That's right, over the past eight years, Utah has reduced homelessness by a whopping 78% doing what should be so obvious to "lawmakers" everywhere, and all while saving rather than spending more money. For the state has found that the annual costs of E.R. visits and jail time for homeless persons had been $16,670 per individual compared to the $11,000 per individual they are now spending by providing normal apartments, no strings attached. Along with the apartment, each (now formerly) homeless person in the Utah program also gets a caseworker to "help them become more self-sufficient," and they still keep the apartment if they are unable to meet the self-sufficiency goal.
The Utah program proposes ending homelessness in the state altogether by 2014 and it looks like they are on the fast track to achieve a historical nation-first success.
Can any other states out there beat Utah to the finish line?
Now that would be an Olympic gold unlike any other, wouldn't it.
Wyoming, which has seen homelessness double in the last three years, is looking to start its own Utah-styled program, and other states are reportedly starting to look into it as well. For Utah's success stands in stark contrast to efforts in states where homelessness continues to sky-rocket alongside (and including) the following alternate, time-worn, and ultimately ineffective approaches used by "lawmakers":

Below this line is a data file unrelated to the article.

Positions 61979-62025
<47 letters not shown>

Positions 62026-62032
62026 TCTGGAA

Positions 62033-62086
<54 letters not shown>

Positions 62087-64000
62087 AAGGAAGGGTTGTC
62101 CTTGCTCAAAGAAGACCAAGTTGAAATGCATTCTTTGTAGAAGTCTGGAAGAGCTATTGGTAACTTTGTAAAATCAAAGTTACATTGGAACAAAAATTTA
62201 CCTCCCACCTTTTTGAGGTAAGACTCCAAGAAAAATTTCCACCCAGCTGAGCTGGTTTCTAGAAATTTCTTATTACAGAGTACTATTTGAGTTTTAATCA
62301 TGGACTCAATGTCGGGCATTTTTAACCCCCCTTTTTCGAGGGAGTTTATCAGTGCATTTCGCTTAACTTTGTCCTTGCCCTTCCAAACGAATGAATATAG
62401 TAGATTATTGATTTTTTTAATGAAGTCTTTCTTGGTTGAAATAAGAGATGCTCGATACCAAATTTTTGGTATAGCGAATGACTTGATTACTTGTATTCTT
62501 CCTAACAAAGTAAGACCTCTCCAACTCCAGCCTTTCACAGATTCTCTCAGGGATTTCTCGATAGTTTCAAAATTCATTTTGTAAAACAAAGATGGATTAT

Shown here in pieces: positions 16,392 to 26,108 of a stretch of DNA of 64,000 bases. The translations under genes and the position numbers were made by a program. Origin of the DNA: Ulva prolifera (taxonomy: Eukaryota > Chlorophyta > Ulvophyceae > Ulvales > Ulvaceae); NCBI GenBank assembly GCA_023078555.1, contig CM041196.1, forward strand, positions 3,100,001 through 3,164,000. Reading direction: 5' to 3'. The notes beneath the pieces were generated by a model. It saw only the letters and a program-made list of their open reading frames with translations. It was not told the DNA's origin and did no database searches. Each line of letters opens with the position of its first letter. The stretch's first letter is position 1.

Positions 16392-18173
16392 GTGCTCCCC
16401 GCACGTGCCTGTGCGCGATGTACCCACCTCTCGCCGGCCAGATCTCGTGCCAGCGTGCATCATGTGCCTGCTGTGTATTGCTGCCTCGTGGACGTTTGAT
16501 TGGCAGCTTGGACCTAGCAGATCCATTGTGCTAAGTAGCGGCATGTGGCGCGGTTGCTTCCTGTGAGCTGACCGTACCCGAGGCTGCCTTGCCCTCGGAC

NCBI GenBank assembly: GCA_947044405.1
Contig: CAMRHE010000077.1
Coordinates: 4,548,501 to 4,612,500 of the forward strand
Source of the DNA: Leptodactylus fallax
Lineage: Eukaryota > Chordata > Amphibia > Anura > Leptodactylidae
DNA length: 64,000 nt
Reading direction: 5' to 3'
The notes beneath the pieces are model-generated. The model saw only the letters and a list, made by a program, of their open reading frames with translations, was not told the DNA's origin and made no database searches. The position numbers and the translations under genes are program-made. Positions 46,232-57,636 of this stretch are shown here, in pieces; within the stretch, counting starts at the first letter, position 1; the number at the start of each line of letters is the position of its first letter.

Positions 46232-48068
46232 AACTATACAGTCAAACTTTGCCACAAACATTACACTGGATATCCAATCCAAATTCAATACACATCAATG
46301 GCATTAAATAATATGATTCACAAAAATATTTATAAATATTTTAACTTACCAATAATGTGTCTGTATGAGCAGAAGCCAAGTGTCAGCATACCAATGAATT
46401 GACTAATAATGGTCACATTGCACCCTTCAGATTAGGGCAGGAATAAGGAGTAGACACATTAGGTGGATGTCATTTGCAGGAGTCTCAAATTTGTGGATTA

* giving homeless person the option of relocating or being arrested,
* smashing homeless persons' shopping carts with a sledgehammer (via Think Progress, see photo left of state representative Tom Brower (D) in his one-person campaign in Waikiki),If you're not in Hawaii - which leads the nation in homelessness statistics - you may be wondering about the representative with the sledgehammer. More here:
* banning panhandling,
* arresting people for sleeping in public,
* arresting those "storing personal items in public,"
* banning the feeding of homeless people on city parkland,
* asking religious groups to stop feeding homeless people in parks
More from Richard Fowler:
A 2009 report by The National Law Center on Homelessness & Poverty and The National Coalition for the Homeless similarly found that, rather criminalizing the homeless, it is far cheaper and more effective to simply provide homeless individuals with permanent housing.
*Photo credit, top/via The Contributor/"Utah Is Ending Homelessness By Giving People Homes."